Awareness of living expenses after retirement for Lesotho public servants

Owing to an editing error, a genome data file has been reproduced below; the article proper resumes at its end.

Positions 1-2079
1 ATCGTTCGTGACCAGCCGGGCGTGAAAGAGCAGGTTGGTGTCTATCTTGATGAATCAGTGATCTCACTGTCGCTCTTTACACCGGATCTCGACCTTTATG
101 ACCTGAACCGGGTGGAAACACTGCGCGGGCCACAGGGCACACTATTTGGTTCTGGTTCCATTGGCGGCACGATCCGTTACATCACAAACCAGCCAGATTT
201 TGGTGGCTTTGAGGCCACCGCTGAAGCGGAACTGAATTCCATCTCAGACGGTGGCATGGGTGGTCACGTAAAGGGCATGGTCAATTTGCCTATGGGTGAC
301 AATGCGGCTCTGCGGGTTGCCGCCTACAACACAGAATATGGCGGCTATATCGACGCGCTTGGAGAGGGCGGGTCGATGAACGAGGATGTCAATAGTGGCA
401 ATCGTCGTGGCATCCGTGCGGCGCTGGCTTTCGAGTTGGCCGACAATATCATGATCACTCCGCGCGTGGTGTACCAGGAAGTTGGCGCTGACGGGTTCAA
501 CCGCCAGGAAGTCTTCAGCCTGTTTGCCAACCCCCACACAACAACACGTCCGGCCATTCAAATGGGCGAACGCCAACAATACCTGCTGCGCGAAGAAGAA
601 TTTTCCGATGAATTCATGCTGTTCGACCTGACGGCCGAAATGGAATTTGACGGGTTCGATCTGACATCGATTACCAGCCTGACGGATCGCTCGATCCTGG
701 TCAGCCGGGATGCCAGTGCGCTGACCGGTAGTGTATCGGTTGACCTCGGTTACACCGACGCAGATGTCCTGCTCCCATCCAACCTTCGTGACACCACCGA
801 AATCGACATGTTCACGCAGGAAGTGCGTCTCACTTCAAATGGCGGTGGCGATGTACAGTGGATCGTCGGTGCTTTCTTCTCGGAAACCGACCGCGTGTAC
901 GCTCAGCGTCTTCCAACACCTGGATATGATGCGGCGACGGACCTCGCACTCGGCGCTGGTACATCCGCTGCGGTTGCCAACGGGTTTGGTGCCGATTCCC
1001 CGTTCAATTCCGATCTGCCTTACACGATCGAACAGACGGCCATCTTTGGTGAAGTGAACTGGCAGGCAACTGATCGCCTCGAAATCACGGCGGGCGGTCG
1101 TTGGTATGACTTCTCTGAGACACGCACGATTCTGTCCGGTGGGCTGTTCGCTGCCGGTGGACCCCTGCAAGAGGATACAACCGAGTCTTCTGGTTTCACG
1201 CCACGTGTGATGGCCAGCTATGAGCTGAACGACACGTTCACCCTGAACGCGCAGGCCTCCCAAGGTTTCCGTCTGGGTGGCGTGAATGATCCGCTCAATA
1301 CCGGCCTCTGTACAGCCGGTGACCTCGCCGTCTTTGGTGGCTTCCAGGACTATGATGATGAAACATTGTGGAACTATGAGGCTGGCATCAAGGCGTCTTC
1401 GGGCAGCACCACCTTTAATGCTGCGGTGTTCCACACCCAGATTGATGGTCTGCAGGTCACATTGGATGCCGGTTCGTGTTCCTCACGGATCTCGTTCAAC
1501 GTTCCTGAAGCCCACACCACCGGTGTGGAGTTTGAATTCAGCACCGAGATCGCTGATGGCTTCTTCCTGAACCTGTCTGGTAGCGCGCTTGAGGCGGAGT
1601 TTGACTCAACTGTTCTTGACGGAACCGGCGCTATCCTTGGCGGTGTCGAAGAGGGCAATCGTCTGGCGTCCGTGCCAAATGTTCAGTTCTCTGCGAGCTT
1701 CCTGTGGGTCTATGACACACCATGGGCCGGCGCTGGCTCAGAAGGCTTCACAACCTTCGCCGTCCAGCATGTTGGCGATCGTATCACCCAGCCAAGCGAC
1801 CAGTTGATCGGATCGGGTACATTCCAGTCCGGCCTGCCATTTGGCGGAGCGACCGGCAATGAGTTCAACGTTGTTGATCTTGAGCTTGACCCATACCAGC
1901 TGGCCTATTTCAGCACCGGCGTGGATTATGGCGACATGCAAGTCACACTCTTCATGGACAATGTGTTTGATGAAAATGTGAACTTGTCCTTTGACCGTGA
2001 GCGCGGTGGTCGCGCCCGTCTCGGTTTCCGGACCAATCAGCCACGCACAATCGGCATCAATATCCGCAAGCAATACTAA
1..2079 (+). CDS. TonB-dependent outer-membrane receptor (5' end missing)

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The main objective of the study was to analyse the Lesotho public servants’ awareness of living expenses after retirement. The secondary objectives were to determine if Lesotho public servants engaged in financial planning, take retirement risks into consideration when planning for their retirement and the degree of their engagement with the Public Officers’ Defined Contribution Pension Fund. In the research, the epistemology assumption followed is objectivism while the ontology assumption followed is positivism. Quantitative data was collected by means of a structured questionnaire presented in English to a sample of 408 public servants formulated from 24 Lesotho government ministries using stratified random sampling and simple random sampling. The research revealed that the majority of public servants aged 50 years and younger will have to work during their retirement to supplement their retirement income, while most public servants do not have other pension and investment funds to supplement their retirement income. Furthermore, Lesotho public servants do not wish to downsize their residential homes when they retire and very few public servants will carry substantial debts into retirement. The research concluded that since almost all public servants who have to work in retirement to supplement their income wish to join the business sector, public servants must be made aware of and be equipped with business development and business management skills. The employer must also accept the responsibility of educating the public servants about different employment options in retirement. Public servants should be encouraged to acquire specialist skills that require experience which will make them more competitive than younger workers in the future. Most importantly, the research established that a substantial percentage of public servants do not review their pension plan statements because they do not understand the terms of the Public Officers’ Defined Contribution Pension Fund. This hinders the public servants’ ability to make proper retirement provisions. The employer should organise a team composed of human resources management benefits specialists to educate the public servants on their pension plans and to facilitate the provision of timely statements.
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